The strategy seeks to “futureproof” the network of 142 publicly funded colleges and institutes through internationalisation and global engagement.
“The world is a very different place than it was only two years ago,” CICan president and CEO, Denise Amyot, said in a statement.
“Our members are emerging from the Covid-19 pandemic with a great repository of new knowledge, insight, and innovation that they are ready to share around the world. This new strategy will guide the college and institute sector and ensure that our work contributes to a more equitable and sustainable world.”
Three pillars included in the plan include “futureproofing Canada; bringing the world to Canada; taking Canada to the world”, and complements the organisation’s 2019-2024 Strategic Plan, CICan noted.
The plan is designed to help members reach goals around sustainable development, equality and equity, diversity and inclusion.
It is aligned with the Sustainable Development Goals, particularly surrounding inclusive and equitable access to Quality Education (SDG 4), Gender Equality (SDG 5), Decent Work and Economic Growth (SDG 8), Reduced Inequalities (SDG 10), and Climate Action (SDG 13).
CICan has committed to placing gender equality and women’s and girls’ empowerment at the core of its international development cooperation work and adopt an organisation-wide gender policy that will “reinforce gender equality principles and guide the development, implementation, and evaluation of all our programs and activities”.
Additionally, it will promote outbound mobility opportunities for Canada’s Indigenous students and educators. To do so it will identify international cooperation opportunities that support Indigenous communities, and facilitate the sharing of Indigenous knowledge in an international context where possible.
The $95 million Global Skills Opportunity program – which CICan jointly administers with Universities Canada – will see a new round of innovation funding to help members “generate new program models and concepts for outbound mobility, and to allow them to broaden partnerships”.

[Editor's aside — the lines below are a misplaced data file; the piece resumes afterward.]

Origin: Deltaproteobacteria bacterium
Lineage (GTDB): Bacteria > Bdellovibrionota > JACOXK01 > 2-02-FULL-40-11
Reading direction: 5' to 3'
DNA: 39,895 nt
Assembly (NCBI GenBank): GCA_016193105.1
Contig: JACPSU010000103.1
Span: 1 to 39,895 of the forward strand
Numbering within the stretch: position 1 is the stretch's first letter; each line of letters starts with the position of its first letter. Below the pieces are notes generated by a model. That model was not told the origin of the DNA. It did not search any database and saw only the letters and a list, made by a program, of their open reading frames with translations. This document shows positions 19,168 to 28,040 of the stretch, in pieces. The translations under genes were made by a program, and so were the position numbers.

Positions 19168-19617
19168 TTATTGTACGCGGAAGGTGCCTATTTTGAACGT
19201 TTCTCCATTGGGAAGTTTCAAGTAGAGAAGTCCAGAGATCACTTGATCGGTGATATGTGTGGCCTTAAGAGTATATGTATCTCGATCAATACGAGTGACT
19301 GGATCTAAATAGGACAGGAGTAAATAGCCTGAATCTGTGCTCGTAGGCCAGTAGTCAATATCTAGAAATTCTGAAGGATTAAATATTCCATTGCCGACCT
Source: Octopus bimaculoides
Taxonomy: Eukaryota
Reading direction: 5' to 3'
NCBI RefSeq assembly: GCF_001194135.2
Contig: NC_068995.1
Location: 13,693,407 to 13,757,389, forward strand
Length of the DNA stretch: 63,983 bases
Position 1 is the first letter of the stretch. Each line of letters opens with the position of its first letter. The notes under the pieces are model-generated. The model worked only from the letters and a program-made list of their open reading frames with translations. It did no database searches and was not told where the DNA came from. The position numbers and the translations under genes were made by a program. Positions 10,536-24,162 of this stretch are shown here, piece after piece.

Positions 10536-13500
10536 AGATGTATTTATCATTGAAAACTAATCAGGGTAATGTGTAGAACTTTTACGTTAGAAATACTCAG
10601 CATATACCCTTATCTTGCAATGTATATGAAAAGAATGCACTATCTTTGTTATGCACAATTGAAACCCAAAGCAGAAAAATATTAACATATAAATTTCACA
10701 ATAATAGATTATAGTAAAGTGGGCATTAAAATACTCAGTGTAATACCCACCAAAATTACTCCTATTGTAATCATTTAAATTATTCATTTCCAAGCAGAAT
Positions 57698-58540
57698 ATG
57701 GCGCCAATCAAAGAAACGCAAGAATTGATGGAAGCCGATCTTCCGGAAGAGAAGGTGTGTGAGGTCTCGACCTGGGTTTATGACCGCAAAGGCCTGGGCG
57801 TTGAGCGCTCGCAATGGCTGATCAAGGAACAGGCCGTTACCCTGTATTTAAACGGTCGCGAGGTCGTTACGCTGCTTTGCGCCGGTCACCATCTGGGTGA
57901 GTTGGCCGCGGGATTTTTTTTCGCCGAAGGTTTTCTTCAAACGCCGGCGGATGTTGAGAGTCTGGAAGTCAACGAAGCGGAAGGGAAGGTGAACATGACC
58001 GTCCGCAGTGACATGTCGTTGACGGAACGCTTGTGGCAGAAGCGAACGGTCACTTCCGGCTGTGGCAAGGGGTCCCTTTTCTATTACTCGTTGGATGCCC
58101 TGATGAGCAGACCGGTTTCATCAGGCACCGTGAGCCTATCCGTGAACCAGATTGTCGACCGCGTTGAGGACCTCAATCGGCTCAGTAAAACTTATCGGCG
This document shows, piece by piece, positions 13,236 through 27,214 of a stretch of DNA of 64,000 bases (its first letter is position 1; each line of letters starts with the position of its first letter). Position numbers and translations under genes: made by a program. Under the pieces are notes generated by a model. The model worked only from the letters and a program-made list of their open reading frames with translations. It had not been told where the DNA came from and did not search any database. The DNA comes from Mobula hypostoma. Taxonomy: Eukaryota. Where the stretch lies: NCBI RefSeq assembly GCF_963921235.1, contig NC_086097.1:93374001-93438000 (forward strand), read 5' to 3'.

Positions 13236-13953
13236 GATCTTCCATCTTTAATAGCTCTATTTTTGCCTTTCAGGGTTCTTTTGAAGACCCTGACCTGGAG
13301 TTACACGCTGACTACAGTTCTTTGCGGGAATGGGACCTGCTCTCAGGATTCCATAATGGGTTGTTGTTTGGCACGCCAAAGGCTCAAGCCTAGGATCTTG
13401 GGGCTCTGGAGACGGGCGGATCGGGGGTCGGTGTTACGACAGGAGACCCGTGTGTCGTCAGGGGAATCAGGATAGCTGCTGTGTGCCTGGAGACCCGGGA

CICan will advocate with Universities Canada, for a permanent, federal student outbound mobility program. Funding for the current GSO program runs until 2025.
It will also push for virtual mobility, Collaborative Online International Learning and short-term outbound mobility opportunities for members’ students.
In a bid to diversify student recruitment, CICan will “continue to advocate for the modernisation of the study permit application process aimed at increasing transparency and information sharing to increase approval rates and reduce processing times, especially in new or emerging source countries as well as those with low approval rates”.
A parliamentary committee recently recommended that IRCC should make the study permit process more transparent to reduce discrimination against African students.
It also seeks to improve transitions for international students through the use of targeted permanent residency streams. CICan will also sponsor a national dialogue for members and relevant stakeholders “to identify best practices and gaps in supporting labour market transitions”.
“We will advocate for additional federal support for the unique settlement needs of international graduates”
“We will advocate for additional federal support for the unique settlement needs of international graduates,” the document noted.
Ongoing advocacy will “ensure that the post-graduate work permit program is optimally designed to support international graduates of Canada’s public colleges and institutes as they transition to the labour market”, it continued.
It will also advocate for permanent federal policies to ensure international students have “more flexible” education delivery options while they continue to meet employment and permanent residency requirements, after the “significant” strides members made on ‘hyflex’ learning options during the pandemic.
“Many of our members expressed a growing interest in developing new business in TNE,” the strategy added.